Here are a couple of examples. Notice the size of the window in this first before and after room. We didn’t physically change the window, but by designing the treatment the way we did we gave the appearance, the feeling, of a larger window. This allows a greater expanse of the outdoors to come in. It feels better as it addresses the biophilic pattern called our visual connection to nature.

In this second example, Kate Salenfriend’s commissioned work not only draws one’s eye upward with the height of the trees, your eye then continues to the wallcovering above the picture rail helping the trees fan out throughout the space. This calls to mind being in a forest, a pattern of refuge, proving a sense of comfort and safety. The gold in the trees plays with the light, another biophilic principle, that of non-rhythmic sensory patterns that happens with light and shadow, sporadic bird song or the rustle of leaves, or the wafting scent of a plant. Victoria Veedell’s painting carries us down the road creating mystery and wonder, even a bit of peril, another biophilic pattern.

Think again – what does home mean to you? What does it feel like? Where you can breathe? Where you come alive?

Close your eyes, and imagine your home. Consider: What is one thing that will make a difference to me in my home? You don’t have to remodel your entire home. But what small step can you bring into your home to increase your feeling of sanctuary?  Will you bring in a plant? Will you upholster in natural materials such as organic linen rather than polyester? Will you install a magnificent piece of art? Maybe you’d like to install a living wall – imagine a beautiful, vibrant wall of plants and flowers. Will you call a designer?

Choose just one thing. And if you like, click on this link to receive your free introductory guide to biophilic design. Free Guide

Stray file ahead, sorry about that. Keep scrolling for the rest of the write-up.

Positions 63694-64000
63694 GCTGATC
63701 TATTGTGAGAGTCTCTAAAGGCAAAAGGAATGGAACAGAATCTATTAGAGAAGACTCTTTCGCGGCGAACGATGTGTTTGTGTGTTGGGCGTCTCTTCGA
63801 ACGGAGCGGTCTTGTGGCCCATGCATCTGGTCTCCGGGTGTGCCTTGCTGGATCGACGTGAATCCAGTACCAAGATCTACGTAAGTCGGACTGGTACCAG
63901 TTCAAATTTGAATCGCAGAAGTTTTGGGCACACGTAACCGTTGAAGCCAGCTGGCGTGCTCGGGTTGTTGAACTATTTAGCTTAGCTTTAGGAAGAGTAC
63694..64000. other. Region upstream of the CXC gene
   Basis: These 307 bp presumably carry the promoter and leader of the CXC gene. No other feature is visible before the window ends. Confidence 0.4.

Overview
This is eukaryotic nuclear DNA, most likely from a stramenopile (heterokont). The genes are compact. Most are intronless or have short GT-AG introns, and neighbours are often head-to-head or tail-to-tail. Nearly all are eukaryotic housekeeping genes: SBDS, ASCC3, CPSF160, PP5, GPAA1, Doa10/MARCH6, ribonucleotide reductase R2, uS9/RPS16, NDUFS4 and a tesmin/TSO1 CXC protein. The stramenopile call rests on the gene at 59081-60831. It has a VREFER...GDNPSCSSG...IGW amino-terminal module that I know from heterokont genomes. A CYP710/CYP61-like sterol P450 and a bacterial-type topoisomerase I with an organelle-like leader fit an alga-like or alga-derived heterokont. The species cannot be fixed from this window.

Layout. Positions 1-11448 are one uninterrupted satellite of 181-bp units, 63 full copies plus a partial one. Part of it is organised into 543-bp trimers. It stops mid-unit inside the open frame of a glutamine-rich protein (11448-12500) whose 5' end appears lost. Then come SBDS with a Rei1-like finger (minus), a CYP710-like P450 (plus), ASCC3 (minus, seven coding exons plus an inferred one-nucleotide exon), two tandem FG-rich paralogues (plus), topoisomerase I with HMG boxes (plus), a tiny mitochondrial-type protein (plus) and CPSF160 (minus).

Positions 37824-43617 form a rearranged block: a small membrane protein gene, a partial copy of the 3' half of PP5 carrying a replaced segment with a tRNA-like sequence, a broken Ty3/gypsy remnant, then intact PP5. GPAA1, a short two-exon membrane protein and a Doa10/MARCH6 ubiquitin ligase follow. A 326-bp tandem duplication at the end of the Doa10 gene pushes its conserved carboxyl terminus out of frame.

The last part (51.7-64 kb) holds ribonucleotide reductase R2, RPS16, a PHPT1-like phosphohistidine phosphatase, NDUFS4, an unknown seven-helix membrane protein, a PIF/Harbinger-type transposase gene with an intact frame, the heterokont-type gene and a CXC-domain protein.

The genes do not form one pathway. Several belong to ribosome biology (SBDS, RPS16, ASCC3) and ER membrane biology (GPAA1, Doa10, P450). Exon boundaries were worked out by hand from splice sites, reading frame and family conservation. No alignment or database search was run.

Remember, you ARE nature. We’ve been around in this current human form for about 200,000 years, yet we’ve only lived in built environments for about 20,000 of those years. Our DNA expects us to be a part of our natural environment. That’s where we’re most at peace, where we’re happiest.

Live in joyful, barefoot luxury, and create something extraordinary. Design happiness into your home through the implementation of the 15 patterns of biophilic design.



Stacey Lapuk, ASID

Stacey Lapuk, ASID is celebrating her 30th year with her firm. Named “One of America’s Ten Designers To Watch” by Design Times Magazine, one of the “Top 100 Interior Designer in North America” by Blink Art Resources, and the winner of multiple national design awards.  Her goal is simple: To co-create with her clients the home of their dreams with responsive and comprehensive solutions, and timeless, beautiful results. 

Her full service firm attracts clients desiring the finest workmanship, materials and custom design. Facets of work include partnering with architects on new construction, remodels, kitchen design and bath design, color consultation, custom furniture, flooring, area carpets, wall and window treatments, lighting design, art procurement and antique acquisition.  Service areas include but are not limited to Marin County, San Francisco, Napa, Sonoma, Ross, Kentfield, Belvedere, Tiburon, San Rafael, and Pacific Heights.